Policymakers must ensure that those working directly with children in early childhood settings have equitable, affordable access to high-quality professional preparation required to meet DAP standards.
Higher education practitioners must prepare early childhood educators to understand and implement all components of developmentally appropriate practice and provide equitable learning opportunities for all young children.
Fully achieving DAP guidelines and effectively promoting all young children’s development and learning depends on the establishment of a strong profession with which all early childhood educators, working across all settings, identify.
Developmentally appropriate teaching practices encompass a wide range of skills and strategies that are adapted to the age, development, individual characteristics, and the family and social and cultural contexts of each child served.
Observing, documenting, and assessing each child’s development and learning are essential processes for educators and programs to plan, implement, and evaluate the effectiveness of the experiences they provide to children.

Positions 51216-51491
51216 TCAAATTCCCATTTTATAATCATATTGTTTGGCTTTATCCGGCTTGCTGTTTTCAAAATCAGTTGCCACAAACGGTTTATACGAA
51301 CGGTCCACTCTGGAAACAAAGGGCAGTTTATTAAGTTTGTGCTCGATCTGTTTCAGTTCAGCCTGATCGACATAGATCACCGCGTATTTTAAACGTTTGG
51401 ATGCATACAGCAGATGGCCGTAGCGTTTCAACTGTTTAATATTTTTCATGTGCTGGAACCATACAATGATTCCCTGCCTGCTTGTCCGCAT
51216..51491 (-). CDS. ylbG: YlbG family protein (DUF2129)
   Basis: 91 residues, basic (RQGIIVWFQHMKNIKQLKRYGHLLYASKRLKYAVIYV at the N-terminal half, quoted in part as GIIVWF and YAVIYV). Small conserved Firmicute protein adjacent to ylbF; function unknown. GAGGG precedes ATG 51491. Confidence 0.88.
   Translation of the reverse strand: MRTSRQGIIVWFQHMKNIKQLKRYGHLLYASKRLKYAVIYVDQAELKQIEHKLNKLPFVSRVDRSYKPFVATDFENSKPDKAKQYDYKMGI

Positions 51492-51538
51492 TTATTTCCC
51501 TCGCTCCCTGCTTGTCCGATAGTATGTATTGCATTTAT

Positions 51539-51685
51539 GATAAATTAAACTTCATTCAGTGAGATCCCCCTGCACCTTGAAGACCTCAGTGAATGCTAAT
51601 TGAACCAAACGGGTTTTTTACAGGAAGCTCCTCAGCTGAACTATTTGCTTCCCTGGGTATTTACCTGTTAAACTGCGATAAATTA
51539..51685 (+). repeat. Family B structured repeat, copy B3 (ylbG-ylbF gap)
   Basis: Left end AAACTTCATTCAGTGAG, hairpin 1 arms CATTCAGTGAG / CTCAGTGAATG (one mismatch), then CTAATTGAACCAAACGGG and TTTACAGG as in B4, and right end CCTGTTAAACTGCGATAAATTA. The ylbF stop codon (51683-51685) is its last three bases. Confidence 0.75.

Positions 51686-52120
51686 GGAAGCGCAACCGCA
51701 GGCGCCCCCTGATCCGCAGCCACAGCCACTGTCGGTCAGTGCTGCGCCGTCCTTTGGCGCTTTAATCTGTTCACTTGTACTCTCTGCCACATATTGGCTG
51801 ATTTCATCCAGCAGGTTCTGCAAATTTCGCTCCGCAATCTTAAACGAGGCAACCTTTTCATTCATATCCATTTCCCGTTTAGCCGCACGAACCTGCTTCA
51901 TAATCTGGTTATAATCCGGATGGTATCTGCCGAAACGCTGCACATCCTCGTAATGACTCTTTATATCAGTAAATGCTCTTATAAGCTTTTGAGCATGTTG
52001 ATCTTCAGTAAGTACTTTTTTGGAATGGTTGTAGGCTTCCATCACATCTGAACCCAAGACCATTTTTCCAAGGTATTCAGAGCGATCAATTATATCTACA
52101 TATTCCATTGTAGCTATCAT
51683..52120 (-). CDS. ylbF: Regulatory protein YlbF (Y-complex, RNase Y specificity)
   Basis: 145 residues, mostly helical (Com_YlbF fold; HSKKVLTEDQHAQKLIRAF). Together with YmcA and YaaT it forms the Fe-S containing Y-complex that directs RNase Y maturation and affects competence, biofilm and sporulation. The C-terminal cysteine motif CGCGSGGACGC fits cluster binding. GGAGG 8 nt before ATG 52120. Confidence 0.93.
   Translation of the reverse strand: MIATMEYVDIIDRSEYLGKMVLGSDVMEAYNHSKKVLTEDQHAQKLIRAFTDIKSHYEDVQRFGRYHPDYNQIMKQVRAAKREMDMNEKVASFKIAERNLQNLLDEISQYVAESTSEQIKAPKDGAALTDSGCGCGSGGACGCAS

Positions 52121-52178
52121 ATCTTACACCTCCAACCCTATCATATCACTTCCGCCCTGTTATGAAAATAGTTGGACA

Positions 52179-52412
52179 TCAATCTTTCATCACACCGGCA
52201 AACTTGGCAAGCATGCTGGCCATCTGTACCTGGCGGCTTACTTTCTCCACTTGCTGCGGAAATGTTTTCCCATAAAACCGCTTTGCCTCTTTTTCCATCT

Each and every child, birth through age 8, has the right to equitable learning opportunities—in centers, family child care homes, or schools—that fully support their optimal development and learning across all domains and content areas.
This position statement, one of five foundational documents developed by NAEYC in collaboration with the early childhood profession to advance high-quality early learning for all young children, defines DAP.
The extent to which educators can fully implement developmentally appropriate practice depends, as efforts to advance equity also do, on decisions at many levels, including program administration, professional development, policy, and more.
While many of the recommendations have changed considerably over the years, the primary focus of DAP remains the same: NAEYC emphasizes the importance of the relationships between children and well-prepared early childhood educators.